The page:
Are the CPS Uninsurance Estimates Too High? An Examination of Imputation

Division of Health Policy and Management, University of Minnesota, School of Public Health, 2221 University Avenue, S.E., Minneapolis, MN, USA.
Health Services Research (Impact Factor: 2.78). 11/2007; 42(5):2038-55. DOI: 10.1111/j.1475-6773.2007.00703.x
Source: PubMed


To determine whether the imputation procedure used to replace missing data by the U.S. Census Bureau produces bias in the estimates of health insurance coverage in the Current Population Survey's (CPS) Annual Social and Economic Supplement (ASEC).
2004 CPS-ASEC.
Eleven percent of the respondents to the monthly CPS do not take the ASEC supplement and the entire supplement for these respondents is imputed by the Census Bureau. We compare the health insurance coverage of these "full-supplement imputations" with those respondents answering the ASEC supplement. We then compare demographic characteristics of the two groups and model the likelihood of having insurance coverage given the data are imputed controlling for demographic characteristics. Finally, in order to gauge the impact of imputation on the uninsurance rate we remove the full-supplement imputations and reweight the data, and we also use the multivariate regression model to simulate what the uninsurance rate would be under the counter-factual simulation that no cases had the full-supplement imputation.
The noninstitutionalized U.S. population under 65 years of age in 2004.
The CPS-ASEC survey was extracted from the U.S. Census Bureau's FTP web page in September of 2004 (
In the 2004 CPS-ASEC, 59.3 percent of the full-supplement imputations under age 65 years had private health insurance coverage as compared with 69.1 percent of the nonfull-supplement imputations. Furthermore, full-supplement imputations have a 26.4 percent uninsurance rate while all others have an uninsurance rate of 16.6 percent. Having imputed data remains a significant predictor of health insurance coverage in multivariate models with demographic controls. Both our reweighting strategy and our counterfactual modeling show that the uninsured rate is approximately one percentage point higher than it should be for people under 65 (i.e., approximately 2.5 million more people are counted as uninsured due to this imputation bias).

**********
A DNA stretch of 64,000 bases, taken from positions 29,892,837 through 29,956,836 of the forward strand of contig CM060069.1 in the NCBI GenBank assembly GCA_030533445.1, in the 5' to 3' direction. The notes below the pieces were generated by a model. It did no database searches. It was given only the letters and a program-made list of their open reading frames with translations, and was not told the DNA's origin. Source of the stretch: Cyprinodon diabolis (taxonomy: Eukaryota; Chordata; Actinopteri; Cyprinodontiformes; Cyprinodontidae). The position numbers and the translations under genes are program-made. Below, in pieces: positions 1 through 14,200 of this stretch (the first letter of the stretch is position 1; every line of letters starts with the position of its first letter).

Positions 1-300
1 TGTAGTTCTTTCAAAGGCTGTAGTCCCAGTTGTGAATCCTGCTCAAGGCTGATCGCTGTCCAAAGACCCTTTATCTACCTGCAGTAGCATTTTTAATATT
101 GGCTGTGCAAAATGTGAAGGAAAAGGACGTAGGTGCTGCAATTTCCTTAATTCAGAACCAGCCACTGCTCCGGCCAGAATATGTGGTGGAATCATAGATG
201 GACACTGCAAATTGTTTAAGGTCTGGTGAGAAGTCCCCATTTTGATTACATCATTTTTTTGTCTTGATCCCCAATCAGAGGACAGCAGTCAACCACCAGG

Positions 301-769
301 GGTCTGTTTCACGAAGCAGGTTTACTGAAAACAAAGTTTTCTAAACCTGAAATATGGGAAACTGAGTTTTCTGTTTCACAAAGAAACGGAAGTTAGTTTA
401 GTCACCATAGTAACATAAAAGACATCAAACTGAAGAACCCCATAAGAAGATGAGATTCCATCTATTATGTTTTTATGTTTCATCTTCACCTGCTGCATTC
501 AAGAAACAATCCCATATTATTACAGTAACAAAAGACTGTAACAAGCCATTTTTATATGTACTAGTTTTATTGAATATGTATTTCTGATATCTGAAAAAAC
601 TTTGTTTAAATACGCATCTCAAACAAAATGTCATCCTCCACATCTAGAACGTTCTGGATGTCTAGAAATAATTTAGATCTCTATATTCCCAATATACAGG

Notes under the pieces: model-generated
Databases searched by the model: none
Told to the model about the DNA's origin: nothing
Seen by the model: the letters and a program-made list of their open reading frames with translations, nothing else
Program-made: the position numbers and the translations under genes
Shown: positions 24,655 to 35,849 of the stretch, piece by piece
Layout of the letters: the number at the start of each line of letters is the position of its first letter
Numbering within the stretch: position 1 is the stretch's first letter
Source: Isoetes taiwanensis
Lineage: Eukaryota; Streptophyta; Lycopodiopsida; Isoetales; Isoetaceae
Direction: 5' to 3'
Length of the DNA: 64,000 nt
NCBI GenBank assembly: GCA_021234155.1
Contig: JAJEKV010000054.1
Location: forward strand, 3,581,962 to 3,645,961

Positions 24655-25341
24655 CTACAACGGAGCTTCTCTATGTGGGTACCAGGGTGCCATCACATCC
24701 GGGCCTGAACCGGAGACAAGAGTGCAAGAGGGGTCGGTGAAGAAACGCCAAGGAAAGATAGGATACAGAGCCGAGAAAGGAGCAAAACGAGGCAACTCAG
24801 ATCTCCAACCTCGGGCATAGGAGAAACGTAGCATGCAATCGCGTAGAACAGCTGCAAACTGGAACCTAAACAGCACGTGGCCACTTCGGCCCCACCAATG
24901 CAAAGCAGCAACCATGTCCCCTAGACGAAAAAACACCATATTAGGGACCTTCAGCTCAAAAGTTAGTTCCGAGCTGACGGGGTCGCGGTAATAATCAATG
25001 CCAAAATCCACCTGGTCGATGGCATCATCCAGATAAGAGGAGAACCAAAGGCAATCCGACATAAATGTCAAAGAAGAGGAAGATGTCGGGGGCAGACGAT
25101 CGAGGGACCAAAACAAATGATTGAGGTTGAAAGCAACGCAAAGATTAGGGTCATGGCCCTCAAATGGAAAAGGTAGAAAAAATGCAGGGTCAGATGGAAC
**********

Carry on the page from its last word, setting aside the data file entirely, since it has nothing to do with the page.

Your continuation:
The imputed ASEC data are coding too many people to be uninsured. The situation is complicated by the current survey items in the ASEC instrument allowing all members of a household to be assigned coverage with the single press of a button. The Census Bureau should consider altering its imputation specifications and, more importantly, altering how it collects survey data from those who respond to the supplement. IMPLICATIONS FOR POLICY DELIVERY OR PRACTICE: The bias affects many different policy simulations, policy evaluations and federal funding allocations that rely on the CPS-ASEC data.
The Robert Wood Johnson Foundation.

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Available from: Kathleen Call, Sep 04, 2015
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    • "Davern et al. (2007) uncovered a systematic bias introduced in the way in which those cases were imputed. In order to correct for this bias, we removed those cases from the file and reweighted the remaining cases back to the population totals before removing those individuals, as Davern et al. (2007) recommended. In order to correct for disjointed counts resulting from the introduction of new decennial estimates, we averaged the growth between the decades to occur linearly across years. "